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Gene Review

Atu1136  -  reductase

Agrobacterium fabrum str. C58

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Disease relevance of Atu1136

  • Glycerol trinitrate (GTN) reductase, which enables Agrobacterium radiobacter to utilize GTN and related explosives as sources of nitrogen for growth, was purified and characterized, and its gene was cloned and sequenced [1].
  • Glycerol trinitrate reductase (NerA) from Agrobacterium radiobacter, a member of the old yellow enzyme (OYE) family of oxidoreductases, was expressed in and purified from Escherichia coli [2].

High impact information on Atu1136

  • Structure and mechanism of a bacterial haloalcohol dehalogenase: a new variation of the short-chain dehydrogenase/reductase fold without an NAD(P)H binding site [3].
  • First, we demonstrate the functional activity of these Tat systems in vivo, since expression of the tatABC operons from S.typhimurium or A.tumefaciens in an E.coli tat null mutant strain resulted in efficient Tat-dependent export of an E.coli cofactor-containing substrate, TMAO reductase [4].
  • GTN reductase and PETN reductase were very similar in many respects except in their distinct preferences for NADH and NADPH cofactors, respectively [1].
  • The reductase activity of this enzyme is precisely the reaction ascribed to its T-region-encoded homolog, Mas1, which is responsible for biosynthesis of mannopine in crown gall tumors [5].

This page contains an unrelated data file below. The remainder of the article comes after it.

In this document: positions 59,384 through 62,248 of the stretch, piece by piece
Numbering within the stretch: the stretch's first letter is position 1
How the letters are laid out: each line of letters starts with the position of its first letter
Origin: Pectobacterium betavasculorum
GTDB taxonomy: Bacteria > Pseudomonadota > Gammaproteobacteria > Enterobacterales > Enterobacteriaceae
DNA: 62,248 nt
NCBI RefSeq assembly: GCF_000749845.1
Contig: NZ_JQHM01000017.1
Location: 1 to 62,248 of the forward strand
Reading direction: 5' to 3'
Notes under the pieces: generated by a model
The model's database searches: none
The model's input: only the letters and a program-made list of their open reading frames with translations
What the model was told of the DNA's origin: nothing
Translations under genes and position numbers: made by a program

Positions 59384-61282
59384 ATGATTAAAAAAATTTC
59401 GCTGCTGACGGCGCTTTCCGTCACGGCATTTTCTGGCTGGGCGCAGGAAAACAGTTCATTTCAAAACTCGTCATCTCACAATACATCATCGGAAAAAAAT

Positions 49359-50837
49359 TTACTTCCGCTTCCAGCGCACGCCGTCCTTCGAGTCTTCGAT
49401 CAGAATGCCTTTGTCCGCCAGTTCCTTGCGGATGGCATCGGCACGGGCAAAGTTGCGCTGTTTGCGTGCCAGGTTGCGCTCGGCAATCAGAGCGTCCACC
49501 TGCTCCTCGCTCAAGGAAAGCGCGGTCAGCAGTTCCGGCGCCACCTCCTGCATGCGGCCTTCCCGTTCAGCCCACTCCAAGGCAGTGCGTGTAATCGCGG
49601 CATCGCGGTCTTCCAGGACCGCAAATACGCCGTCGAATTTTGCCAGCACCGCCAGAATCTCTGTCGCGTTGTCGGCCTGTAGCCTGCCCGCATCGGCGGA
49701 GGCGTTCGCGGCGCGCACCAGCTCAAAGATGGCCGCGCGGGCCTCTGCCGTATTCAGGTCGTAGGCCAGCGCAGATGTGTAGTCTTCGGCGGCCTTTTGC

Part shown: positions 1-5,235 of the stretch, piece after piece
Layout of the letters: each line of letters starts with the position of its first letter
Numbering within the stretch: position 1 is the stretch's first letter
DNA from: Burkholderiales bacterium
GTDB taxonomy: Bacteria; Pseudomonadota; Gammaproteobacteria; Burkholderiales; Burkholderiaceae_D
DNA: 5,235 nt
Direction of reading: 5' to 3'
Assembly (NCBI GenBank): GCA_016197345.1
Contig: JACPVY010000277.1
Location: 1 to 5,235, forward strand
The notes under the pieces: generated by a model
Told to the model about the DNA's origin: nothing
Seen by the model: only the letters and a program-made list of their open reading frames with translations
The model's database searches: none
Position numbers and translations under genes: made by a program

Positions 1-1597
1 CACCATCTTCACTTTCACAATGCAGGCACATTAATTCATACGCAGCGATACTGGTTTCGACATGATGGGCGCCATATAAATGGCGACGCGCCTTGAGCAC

• Ornithine, resulting from the action of arginase on arginine, could be used as a nitrogen source via transamination to delta 1-pyrroline-5-carboxylate and reduction of the latter compound to proline by a reductase (both enzymatic activities are probably chromosomally encoded) [6].

Chemical compound and disease context of Atu1136


Associations of Atu1136 with chemical compounds


  1. Purification, properties, and sequence of glycerol trinitrate reductase from Agrobacterium radiobacter. Snape, J.R., Walkley, N.A., Morby, A.P., Nicklin, S., White, G.F. J. Bacteriol. (1997) [Pubmed]
  2. Characterization of glycerol trinitrate reductase (NerA) and the catalytic role of active-site residues. Marshall, S.J., Krause, D., Blencowe, D.K., White, G.F. J. Bacteriol. (2004) [Pubmed]
  3. Structure and mechanism of a bacterial haloalcohol dehalogenase: a new variation of the short-chain dehydrogenase/reductase fold without an NAD(P)H binding site. de Jong, R.M., Tiesinga, J.J., Rozeboom, H.J., Kalk, K.H., Tang, L., Janssen, D.B., Dijkstra, B.W. EMBO J. (2003) [Pubmed]
  4. Consensus structural features of purified bacterial TatABC complexes. Oates, J., Mathers, J., Mangels, D., Kühlbrandt, W., Robinson, C., Model, K. J. Mol. Biol. (2003) [Pubmed]
  5. A Ti plasmid-encoded enzyme required for degradation of mannopine is functionally homologous to the T-region-encoded enzyme required for synthesis of this opine in crown gall tumors. Kim, K.S., Chilton, W.S., Farrand, S.K. J. Bacteriol. (1996) [Pubmed]
  6. Arginine catabolism in Agrobacterium strains: role of the Ti plasmid. Dessaux, Y., Petit, A., Tempé, J., Demarez, M., Legrain, C., Wiame, J.M. J. Bacteriol. (1986) [Pubmed]
  7. 3-Ketoglycoside-mediated metabolism of sucrose in E. coli as conferred by genes from Agrobacterium tumefaciens. Schuerman, P.L., Liu, J.S., Mou, H., Dandekar, A.M. Appl. Microbiol. Biotechnol. (1997) [Pubmed]
  8. Syntrophic interactions during degradation of 4-aminobenzenesulfonic acid by a two species bacterial culture. Feigel, B.J., Knackmuss, H.J. Arch. Microbiol. (1993) [Pubmed]
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